During twelve years of parenting there have been more days than I care to admit where I felt I had failed, often going to bed with a heavy heart and a silent promise to do better tomorrow. And as I inch ever closer towards the murky waters of parenting an adolescent I definitely feel that I have more questions than answers when it comes to this parenting gig.
I don’t think I am unique in finding that each time we have things sorted, the game changes. One child finally sleeps through the night, another commences wetting the bed. One child finds their social niche at school, another spends a year without a birthday party invite. The level of difficulty increases with multiple children, as each child adds ever more complex variables and the interaction between these variables has what seems like infinite outcomes.
My poor youngest child is beating on the door of a mother who has seen some version of it all before. Not that he isn’t unique (he certainly is) or hasn’t come up with new challenges for me to ponder (he certainly has) but I am less likely to run to the nearest bookstore (thankfully there are still some left) and frantically search out another parenting book to deal with the newest development. If I am really perplexed I may consult Dr Google and see what answers she provides. And more often than not the problem resolves itself long before I finally throw up my hands and consult a professional.
The confidence I experienced in the early years of parenting has not been sustained. Meeting the needs of a baby and toddler was for me a relatively simple affair, simple addition compared to the advanced calculus that parenting multiple children across a broad span of ages seems to be. And while I know that if I concentrate really hard I might just find the right answers or manage to apply the correct formula to the problem at hand, I doubt that a formula is what is really called for.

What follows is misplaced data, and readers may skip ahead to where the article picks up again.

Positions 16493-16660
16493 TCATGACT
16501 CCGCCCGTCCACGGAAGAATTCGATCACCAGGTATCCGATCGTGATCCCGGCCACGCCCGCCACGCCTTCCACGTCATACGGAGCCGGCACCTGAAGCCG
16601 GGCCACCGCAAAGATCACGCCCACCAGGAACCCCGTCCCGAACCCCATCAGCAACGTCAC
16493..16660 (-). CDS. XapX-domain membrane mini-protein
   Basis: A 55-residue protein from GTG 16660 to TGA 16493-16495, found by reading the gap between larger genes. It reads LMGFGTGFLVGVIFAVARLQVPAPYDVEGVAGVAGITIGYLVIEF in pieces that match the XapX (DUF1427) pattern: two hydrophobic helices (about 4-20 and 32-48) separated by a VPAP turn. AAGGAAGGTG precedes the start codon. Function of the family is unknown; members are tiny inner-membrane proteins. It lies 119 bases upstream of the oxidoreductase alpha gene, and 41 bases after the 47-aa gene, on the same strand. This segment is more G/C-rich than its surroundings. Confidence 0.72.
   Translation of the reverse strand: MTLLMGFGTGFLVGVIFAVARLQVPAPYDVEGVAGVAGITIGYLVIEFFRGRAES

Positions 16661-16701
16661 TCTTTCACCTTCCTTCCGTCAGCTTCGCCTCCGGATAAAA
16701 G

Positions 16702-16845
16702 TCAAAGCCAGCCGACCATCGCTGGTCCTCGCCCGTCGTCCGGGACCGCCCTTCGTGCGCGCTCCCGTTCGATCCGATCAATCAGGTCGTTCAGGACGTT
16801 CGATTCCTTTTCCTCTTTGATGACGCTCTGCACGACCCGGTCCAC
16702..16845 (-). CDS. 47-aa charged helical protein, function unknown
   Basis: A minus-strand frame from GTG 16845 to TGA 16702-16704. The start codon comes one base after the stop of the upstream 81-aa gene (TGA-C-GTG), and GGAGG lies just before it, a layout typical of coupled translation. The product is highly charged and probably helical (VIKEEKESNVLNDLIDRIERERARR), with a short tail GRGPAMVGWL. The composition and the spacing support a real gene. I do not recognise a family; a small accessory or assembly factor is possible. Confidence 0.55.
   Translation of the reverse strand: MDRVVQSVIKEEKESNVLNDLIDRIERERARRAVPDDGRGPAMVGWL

This is not as troubling as it sounds. I have never been one to place great faith in formulaic approaches to child rearing. My sense is that the variables are so great that rather than a simple algebraic equation what is needed is more an approach rooted in philosophy than mathematics, parenting being far more art than science.
I sometimes wish that parenting was as easy as ABC or 1,2,3. In my experience a one size fits all approach is not desirable in the long run. The confidence I had when parenting my children as babies was largely the result of having a very clear underlying philosophy, an understanding of why I was approaching an issue in a particular way even if the books or GP or lady on the street were doing everything in their power to tell me I had it wrong.
These days I often struggle to identify what exactly the underlying problem is that is the cause of unhappiness in one child or discord between siblings. But I am not going to get any closer to an answer myself, nor help my children figure out for themselves what it is that is bothering them, with a simple formula. What I might get is compliance, the parenting equivalent of a correct answer, but in the meantime the real issue may be completely missed and an opportunity for the child and parent to learn and grow lost.
Maybe I did learn something from my mother after all. A mathematics teacher who annoyed my teen self greatly by consistently refusing to tell me how to get the right answer to a mathematical problem, always more concerned that I understood what the problem actually was than that I simply get it right.